AUB-P – How do polyps contribute to abnormal uterine bleeding? – Malcolm G. Munro, MD, FRCS(c), FACOG

Endometrial and endocervical polyps are localized epithelial proliferations that possess a variable vascular, glandular, fibromuscular and connective tissue component. Typically, such polyps are attached to the epithelial surface by a narrow stalk, but, in some instances, they may have a wide base when they are called “sessile”. In the vast majority of instances the lesions are benign, but 0.5 to 4.7% of symptomatic polyps have atypical or malignant features. (1, 2)

Polyps of the endometrium and columnar cervical epithelium have long been known to be associated with abnormal uterine bleeding (AUB) but it took the wide availability of diagnostic imaging and endoscopic techniques to provide greater insight into the relationship. Using such techniques to examine asymptomatic individuals allowed us to understand that these lesions have a prevalence of 12 – 25% in “normal” populations of premenopausal women. (3, 4) Consequently, those familiar with the varied causes of AUB in the reproductive years, detailed in FIGOs new classification system, will recognize that there are a large number of potential entities, both structural, and those unrelated to visible pathology, that could coexist with asymptomatic endometrial or endocervical polyps and be the actual cause of the abnormal bleeding.(5) So, you might ask, if that is the case, which polyps contribute to AUB and which do not?

Bleeding, when it occurs, is thought to emanate from a fragile and friable vascular structure, a feature that would lead to the notion that polyp-related AUB would be a random event, manifesting in intermenstrual bleeding or spotting. Indeed the available evidence seems to support this hypothesis. (3) However, there is also some relatively high quality evidence that heavy menstrual bleeding in association with polyps also may respond to polypectomy with a measurable reduction in menstrual volume. (6)

How is the diagnosis of an endometrial or endocervical polyp to be made? We know that blind sampling with endometrial biopsy catheters or D&C is inadequate for the task and that accurate structural evaluation of the endometrial cavity requires imaging by ultrasonographic techniques and/or direct inspection with hysteroscopy. (7-9) Furthermore, while simple transvaginal ultrasound is a good screening test, it may miss some focal lesions, particularly flat polyps. Consequently evaluation for structural causes of AUB such as polyps is most reliably determined by hysteroscopy or contrast sonography).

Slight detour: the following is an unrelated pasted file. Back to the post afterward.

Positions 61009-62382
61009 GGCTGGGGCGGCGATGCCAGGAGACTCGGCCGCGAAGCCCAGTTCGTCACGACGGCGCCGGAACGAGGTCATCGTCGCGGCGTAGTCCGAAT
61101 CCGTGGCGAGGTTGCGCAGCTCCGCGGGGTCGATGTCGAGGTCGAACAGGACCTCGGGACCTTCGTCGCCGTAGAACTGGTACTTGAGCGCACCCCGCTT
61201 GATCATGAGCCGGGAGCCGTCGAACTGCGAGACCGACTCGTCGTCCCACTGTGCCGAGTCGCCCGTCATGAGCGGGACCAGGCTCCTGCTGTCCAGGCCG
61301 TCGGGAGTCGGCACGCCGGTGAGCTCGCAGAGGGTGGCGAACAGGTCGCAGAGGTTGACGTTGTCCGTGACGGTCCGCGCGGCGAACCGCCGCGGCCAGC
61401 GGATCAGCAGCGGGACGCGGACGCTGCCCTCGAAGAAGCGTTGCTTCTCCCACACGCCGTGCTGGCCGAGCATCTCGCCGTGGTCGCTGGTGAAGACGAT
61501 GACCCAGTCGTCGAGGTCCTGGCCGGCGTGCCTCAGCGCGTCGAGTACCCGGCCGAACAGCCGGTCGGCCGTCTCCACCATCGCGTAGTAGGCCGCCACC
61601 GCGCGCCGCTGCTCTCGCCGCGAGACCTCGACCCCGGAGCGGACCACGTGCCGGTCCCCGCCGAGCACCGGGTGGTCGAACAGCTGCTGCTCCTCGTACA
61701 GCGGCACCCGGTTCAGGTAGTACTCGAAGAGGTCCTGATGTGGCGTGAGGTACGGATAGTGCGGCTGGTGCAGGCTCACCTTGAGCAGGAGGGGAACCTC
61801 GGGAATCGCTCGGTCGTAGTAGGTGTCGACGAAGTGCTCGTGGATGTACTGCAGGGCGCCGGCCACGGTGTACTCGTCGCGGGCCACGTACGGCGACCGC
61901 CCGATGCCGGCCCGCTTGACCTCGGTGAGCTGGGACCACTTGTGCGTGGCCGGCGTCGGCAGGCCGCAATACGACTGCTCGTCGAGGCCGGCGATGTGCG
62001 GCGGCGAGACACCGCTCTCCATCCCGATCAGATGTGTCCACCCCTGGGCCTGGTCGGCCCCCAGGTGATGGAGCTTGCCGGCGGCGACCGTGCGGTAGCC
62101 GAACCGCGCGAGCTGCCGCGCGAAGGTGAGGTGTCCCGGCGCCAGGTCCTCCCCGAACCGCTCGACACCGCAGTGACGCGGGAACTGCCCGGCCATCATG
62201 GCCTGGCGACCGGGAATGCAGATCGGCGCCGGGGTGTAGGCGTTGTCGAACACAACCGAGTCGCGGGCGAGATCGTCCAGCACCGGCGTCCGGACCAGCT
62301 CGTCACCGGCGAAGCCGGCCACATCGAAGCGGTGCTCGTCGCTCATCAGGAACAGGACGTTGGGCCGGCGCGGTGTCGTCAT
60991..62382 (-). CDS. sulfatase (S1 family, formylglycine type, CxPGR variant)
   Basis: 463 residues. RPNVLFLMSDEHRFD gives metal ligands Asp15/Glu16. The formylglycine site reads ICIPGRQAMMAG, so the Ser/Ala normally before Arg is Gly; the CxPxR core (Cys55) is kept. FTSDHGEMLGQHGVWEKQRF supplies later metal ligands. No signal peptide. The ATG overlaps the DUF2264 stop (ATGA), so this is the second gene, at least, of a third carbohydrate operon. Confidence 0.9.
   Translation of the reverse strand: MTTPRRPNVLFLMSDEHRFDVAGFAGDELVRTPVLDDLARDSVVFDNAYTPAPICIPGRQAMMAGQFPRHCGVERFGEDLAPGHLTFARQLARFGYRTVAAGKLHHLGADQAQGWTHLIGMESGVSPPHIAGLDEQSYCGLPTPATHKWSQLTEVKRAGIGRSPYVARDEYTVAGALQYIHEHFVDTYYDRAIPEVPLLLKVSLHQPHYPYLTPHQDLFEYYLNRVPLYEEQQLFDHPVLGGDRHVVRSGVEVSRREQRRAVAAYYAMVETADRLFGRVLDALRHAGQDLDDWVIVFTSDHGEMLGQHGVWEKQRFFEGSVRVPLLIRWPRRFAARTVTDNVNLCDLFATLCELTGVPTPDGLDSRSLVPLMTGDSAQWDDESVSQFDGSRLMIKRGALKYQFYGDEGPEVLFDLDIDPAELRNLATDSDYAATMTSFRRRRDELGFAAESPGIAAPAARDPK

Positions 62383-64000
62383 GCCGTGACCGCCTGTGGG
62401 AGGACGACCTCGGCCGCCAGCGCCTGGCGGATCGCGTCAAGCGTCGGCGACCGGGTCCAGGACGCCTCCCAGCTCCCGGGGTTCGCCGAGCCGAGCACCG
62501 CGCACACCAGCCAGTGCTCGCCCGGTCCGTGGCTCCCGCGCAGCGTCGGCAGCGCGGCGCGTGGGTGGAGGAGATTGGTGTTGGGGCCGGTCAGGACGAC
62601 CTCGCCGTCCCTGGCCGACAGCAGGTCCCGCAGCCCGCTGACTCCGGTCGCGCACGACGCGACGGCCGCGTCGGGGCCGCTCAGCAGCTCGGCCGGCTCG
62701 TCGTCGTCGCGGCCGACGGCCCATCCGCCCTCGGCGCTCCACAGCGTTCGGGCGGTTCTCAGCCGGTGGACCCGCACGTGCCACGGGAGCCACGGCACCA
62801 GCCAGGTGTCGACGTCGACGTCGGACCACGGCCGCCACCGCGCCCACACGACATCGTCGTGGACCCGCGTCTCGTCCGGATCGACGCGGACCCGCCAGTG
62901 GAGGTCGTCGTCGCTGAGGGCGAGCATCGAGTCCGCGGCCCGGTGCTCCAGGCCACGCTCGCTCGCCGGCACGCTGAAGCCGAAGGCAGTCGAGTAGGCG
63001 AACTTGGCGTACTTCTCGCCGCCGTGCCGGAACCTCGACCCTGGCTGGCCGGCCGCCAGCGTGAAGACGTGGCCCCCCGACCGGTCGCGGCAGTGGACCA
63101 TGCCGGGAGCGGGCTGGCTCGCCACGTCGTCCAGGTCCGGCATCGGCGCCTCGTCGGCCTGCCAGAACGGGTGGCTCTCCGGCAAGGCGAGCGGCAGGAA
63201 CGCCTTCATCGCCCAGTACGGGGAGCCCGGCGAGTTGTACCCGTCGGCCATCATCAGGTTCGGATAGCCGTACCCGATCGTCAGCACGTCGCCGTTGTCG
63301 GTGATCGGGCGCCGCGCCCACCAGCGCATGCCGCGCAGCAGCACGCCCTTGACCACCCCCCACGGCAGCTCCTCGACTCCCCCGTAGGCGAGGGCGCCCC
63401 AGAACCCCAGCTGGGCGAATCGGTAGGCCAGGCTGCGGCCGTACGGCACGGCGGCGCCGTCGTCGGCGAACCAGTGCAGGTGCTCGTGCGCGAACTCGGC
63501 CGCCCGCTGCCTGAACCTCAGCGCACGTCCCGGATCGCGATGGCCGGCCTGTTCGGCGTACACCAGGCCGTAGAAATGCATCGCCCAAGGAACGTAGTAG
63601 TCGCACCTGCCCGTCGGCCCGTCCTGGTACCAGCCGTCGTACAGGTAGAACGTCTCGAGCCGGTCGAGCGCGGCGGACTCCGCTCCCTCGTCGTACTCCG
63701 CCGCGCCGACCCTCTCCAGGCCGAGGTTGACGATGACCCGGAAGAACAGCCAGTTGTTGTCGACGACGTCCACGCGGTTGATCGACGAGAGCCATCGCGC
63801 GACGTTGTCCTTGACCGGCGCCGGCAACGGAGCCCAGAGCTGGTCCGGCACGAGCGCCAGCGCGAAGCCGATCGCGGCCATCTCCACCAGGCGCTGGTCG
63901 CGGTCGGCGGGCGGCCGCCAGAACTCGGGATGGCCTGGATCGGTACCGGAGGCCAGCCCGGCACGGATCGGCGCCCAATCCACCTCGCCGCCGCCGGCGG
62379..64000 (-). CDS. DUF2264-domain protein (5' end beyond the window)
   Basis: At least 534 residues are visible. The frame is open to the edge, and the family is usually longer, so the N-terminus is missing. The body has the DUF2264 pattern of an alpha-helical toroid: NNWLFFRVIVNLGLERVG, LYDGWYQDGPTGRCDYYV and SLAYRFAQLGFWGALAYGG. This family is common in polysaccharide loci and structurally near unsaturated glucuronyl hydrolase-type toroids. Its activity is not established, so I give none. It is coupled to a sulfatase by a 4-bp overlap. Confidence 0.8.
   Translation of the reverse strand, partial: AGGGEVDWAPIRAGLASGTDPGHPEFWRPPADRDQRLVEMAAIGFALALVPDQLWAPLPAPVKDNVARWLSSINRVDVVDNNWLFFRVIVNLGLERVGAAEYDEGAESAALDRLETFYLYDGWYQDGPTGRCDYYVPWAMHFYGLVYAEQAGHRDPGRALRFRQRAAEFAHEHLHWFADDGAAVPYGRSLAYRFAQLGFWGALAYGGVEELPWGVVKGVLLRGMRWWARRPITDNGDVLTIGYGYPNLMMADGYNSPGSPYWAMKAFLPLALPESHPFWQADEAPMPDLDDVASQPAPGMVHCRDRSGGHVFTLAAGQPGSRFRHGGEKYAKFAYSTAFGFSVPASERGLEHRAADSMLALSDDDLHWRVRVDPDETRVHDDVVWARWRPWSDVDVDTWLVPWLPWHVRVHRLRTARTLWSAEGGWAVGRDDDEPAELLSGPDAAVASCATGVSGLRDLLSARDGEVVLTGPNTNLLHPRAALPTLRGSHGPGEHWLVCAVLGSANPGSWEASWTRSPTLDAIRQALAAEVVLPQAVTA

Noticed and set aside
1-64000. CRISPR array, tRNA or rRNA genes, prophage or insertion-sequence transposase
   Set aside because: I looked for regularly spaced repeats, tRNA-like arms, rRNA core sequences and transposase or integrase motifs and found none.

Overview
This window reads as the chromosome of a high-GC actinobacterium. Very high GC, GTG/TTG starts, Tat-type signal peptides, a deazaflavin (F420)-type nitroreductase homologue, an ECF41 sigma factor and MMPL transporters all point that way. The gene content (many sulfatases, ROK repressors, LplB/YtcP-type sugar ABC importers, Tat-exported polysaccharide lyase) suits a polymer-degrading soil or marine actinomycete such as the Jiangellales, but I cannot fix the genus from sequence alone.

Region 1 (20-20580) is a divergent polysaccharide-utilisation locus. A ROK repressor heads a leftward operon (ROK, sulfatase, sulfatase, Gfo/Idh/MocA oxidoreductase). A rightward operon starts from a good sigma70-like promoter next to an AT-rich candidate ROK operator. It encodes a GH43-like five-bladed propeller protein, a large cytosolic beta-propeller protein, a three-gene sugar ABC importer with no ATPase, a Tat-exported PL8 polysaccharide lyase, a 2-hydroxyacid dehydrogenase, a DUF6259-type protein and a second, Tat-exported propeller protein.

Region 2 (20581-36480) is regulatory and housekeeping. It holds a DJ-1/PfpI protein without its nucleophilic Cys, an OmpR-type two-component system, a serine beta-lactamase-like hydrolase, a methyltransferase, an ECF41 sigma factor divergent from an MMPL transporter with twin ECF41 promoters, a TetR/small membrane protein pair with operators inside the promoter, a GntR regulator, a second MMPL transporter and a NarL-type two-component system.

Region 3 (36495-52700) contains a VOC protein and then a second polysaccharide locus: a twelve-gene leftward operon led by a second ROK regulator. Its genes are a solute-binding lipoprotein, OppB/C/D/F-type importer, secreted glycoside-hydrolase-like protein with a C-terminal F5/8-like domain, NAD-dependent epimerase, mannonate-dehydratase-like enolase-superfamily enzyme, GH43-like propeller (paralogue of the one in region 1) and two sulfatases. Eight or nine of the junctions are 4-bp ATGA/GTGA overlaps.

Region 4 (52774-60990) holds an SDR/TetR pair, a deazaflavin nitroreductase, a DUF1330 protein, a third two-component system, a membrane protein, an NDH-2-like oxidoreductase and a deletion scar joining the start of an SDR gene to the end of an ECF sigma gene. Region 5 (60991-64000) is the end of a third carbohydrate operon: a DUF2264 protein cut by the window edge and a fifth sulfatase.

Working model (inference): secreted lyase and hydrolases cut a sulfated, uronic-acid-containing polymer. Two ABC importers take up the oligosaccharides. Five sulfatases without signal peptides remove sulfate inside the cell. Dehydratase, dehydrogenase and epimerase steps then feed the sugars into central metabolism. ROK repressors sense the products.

So the “take home” message should be this: When endometrial polyps are found in women with AUB, they should be excised and sent for histopathological examination. And while polyps can be blindly removed with suitable “polyp” forceps, there is evidence that recurrence is relatively frequent when this technique is used. (10) Consequently it is preferable to remove the polyps under direct hysteroscopic visualization with one or a combination of hysteroscopic scissors, biopsy forceps, or an electrosurgical cutting loop.

More about AUB-P can be found in the book Abnormal Uterine Bleeding, from Cambridge Medical Press.(11)

1. Anastasiadis PG, Koutlaki NG, Skaphida PG, Galazios GC, Tsikouras PN, Liberis VA. Endometrial polyps: prevalence, detection, and malignant potential in women with abnormal uterine bleeding. Eur J Gynaecol Oncol. 2000;21:180-3.
2. Shushan A, Revel A, Rojansky N. How often are endometrial polyps malignant? Gynecol Obstet Invest. 2004;58:212-5.
3. Lieng M, Istre O, Sandvik L, Qvigstad E. Prevalence, 1-year regression rate, and clinical significance of asymptomatic endometrial polyps: cross-sectional study. J Minim Invasive Gynecol. 2009;16:465-71.
4. Savelli L, De Iaco P, Santini D. Histopathologic features and risk factors for benignity, hyperplasia, and cancer in endometrial polyps. American Journal of Obstetrics and Gynecology. 2003;188:927-31.
5. Munro MG, Critchley HO, Broder MS, Fraser IS. FIGO classification system (PALM-COEIN) for causes of abnormal uterine bleeding in nongravid women of reproductive age. Int J Gynaecol Obstet. 2011;113:3-13.
6. van Dongen H, Janssen CA, Smeets MJ, Emanuel MH, Jansen FW. The clinical relevance of hysteroscopic polypectomy in premenopausal women with abnormal uterine bleeding. BJOG : an international journal of obstetrics and gynaecology. 2009;116:1387-90.
7. Valle RF. Hysteroscopic evaluation of patients with abnormal uterine bleeding. Surg Gynecol Obstet. 1981;153:521-6.
8. Gimpelson RJ, Rappold HO. A comparative study between panoramic hysteroscopy with directed biopsies and dilatation and curettage. A review of 276 cases. Am J Obstet Gynecol. 1988;158:489-92.
9. Loffer FD. Hysteroscopy with selective endometrial sampling compared with D&C for abnormal uterine bleeding: the value of a negative hysteroscopic view. Obstet Gynecol. 1989;73:16-20.
10. Liberis V, Dafopoulos K, Tsikouras P, Galazios G, Koutlaki N, Anastasiadis P, et al. Removal of endometrial polyps by use of grasping forceps and curettage after diagnostic hysteroscopy. Clin Exp Obstet Gynecol. 2003;30:29-31.
11. Munro MG. Abnormal Uterine Bleeding. Cambridge: Cambridge University Press; 2010.


One Response to AUB-P – How do polyps contribute to abnormal uterine bleeding? – Malcolm G. Munro, MD, FRCS(c), FACOG

  1. I cant believe how much of the I just wasnt conscious of. Thank you for bringing more info for this topic personally.

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